The Slipperiest Fish In The Sea! 12 Types Of Eels

Eels are elusive ray-finned fish that due to their snake-like bodies often give people the creeps!

The Slipperiest Fish In The Sea! 12 Types Of Eels

Every eel goes through a fascinating development, from the early larval phase of their life to their final adult phase.

Most eels tend to be predators, and can be grouped into freshwater or saltwater eels.

They belong to the order Anguilliformes, which has four suborders, 20 families, 111 genera, and a staggering 800 species!

Obviously we can’t talk about all of these in our article, so we’re going to discuss 12 of the most common types of eel. 

Freshwater Eels Vs Saltwater Eels

How do you tell freshwater eels apart from saltwater eels? Well, freshwater eels have long bodies that resemble a snake, and they also have a merged elongated ridge-like fin.

While freshwater eels will migrate to bodies of saltwater to mate and breed, they tend to live in freshwater bodies for most of their lives. 

Meanwhile saltwater eels also have longer, more cylindrical bodies and a more noticeable set of gills. All different types of eels will travel to the Sargasso Sea in order to mate.

Conger Eels Vs Moray Eels

Now that we know the difference between freshwater and saltwater eels, let’s take a look at the difference between conger eels and moray eels. 

Moray eels can be as small as 5 inches and as long as 13 feet in length.

Moray eels are carnivorous eels, so it’s definitely best to avoid the waters where they live! Moray eels can be found all over the world.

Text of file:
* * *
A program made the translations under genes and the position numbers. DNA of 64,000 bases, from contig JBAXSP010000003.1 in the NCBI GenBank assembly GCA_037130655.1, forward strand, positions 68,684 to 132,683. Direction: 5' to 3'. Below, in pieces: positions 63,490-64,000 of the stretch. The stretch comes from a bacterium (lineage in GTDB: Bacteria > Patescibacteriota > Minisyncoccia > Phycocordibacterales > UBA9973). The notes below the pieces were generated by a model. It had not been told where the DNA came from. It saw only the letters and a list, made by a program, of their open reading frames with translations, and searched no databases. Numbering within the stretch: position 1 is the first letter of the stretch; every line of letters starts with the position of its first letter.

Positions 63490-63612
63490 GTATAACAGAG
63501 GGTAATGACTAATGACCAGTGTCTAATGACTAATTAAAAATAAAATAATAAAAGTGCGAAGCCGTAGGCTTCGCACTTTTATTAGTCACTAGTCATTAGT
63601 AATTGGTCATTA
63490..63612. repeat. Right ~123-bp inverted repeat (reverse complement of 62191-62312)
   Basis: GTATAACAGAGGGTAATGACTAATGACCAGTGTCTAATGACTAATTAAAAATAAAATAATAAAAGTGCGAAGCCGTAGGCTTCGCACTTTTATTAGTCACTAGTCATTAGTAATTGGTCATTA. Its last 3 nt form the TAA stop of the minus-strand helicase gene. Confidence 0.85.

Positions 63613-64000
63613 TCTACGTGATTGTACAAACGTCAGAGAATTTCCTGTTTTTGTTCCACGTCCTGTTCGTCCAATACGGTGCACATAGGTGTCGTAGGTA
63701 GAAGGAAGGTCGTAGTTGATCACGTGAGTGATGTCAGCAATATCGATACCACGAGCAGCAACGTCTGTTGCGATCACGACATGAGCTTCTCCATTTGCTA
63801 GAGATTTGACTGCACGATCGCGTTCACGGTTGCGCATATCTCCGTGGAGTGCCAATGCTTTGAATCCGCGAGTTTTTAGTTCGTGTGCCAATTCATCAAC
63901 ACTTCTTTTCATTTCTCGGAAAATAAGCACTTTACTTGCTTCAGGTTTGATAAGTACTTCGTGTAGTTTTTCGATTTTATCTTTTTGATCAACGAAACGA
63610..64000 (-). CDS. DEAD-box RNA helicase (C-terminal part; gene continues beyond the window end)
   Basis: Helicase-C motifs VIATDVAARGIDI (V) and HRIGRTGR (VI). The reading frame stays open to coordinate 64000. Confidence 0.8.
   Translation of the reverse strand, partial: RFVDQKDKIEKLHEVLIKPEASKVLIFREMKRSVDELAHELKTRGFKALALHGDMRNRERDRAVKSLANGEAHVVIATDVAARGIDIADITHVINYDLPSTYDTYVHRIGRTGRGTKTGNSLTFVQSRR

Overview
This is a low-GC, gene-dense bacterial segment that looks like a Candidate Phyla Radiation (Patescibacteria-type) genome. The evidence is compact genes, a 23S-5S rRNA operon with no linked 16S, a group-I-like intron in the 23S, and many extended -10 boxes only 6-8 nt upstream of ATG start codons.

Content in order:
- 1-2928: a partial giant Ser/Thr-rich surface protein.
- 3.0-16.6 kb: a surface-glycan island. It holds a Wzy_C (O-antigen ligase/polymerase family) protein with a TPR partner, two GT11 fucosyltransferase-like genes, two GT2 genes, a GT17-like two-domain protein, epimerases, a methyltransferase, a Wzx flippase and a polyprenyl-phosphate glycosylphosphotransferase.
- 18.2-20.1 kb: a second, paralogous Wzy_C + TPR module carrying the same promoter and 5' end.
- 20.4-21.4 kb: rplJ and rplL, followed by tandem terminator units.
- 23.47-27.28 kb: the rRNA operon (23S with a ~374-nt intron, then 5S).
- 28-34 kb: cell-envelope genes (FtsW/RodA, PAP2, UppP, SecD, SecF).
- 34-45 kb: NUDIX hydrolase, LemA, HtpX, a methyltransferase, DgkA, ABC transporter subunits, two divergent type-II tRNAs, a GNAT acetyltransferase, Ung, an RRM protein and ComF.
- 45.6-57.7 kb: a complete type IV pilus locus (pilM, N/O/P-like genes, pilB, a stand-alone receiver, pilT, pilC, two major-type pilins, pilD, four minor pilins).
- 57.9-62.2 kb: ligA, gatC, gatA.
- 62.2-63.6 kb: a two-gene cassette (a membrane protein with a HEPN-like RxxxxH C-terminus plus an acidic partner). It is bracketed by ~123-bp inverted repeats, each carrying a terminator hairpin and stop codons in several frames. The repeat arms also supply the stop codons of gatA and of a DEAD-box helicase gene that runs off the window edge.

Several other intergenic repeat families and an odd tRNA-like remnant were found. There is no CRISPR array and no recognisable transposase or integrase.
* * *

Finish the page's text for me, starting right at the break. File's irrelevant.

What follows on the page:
There are around 200 species of Moray in 15 genera, and while most of them will live in the sea, some species can be spotted in brackish water. You’re highly unlikely to find them in fresh water.

Conger eels don’t have scallions, but large heads, gill slits, and mouths, and powerful teeth.

They are usually black or gray, have pale bellies and black-tipped fins. They are also carnivorous, and can grow up to 10 ft in length.

Black-Spotted Eel

Belonging to the spiny eel family, the black-spotted eel can grow up to 20 inches in length and is also known as the polka dot eel and the spotted spiny eel.

Half-Banded Eel

The half-banded eel can grow up to 8 inches long and has vertical bands wrapped around its body.

Half-bended eels are nocturnal and are commonly kept as pets, as long as it is surrounded by fish that are bigger than it.

The Slipperiest Fish In The Sea! 12 Types Of Eels

Any smaller ones it will gobble up! It is one of the smallest eels, and has a long, pointy snout.

Cutthroat Eel

Found in tropical waters or temperate climates all over the world, the cutthroat eel can grow between 9.1 inches to 63.0 inches.

You can find them in deep water at around 12,100 ft. 

Sawtooth Eel

The sawtooth eel gets its name from their inward-slanting teeth that almost resemble the teeth of humans.

Their teeth are attached to the vomer bone in the roof of their mouth.

Snipe Eel

Snipe eels can be found in oceans all over the world, at depths of 300 to 600 meters.

They can grow to 39-79 inches long. Snipe eels get their name due to the shape of their jaws, which resembles the snipe, which is part of a bird’s beak. 

Beach Conger

Found in the Northwestern Pacific Ocean, beach congers can grow up to 4 feet long.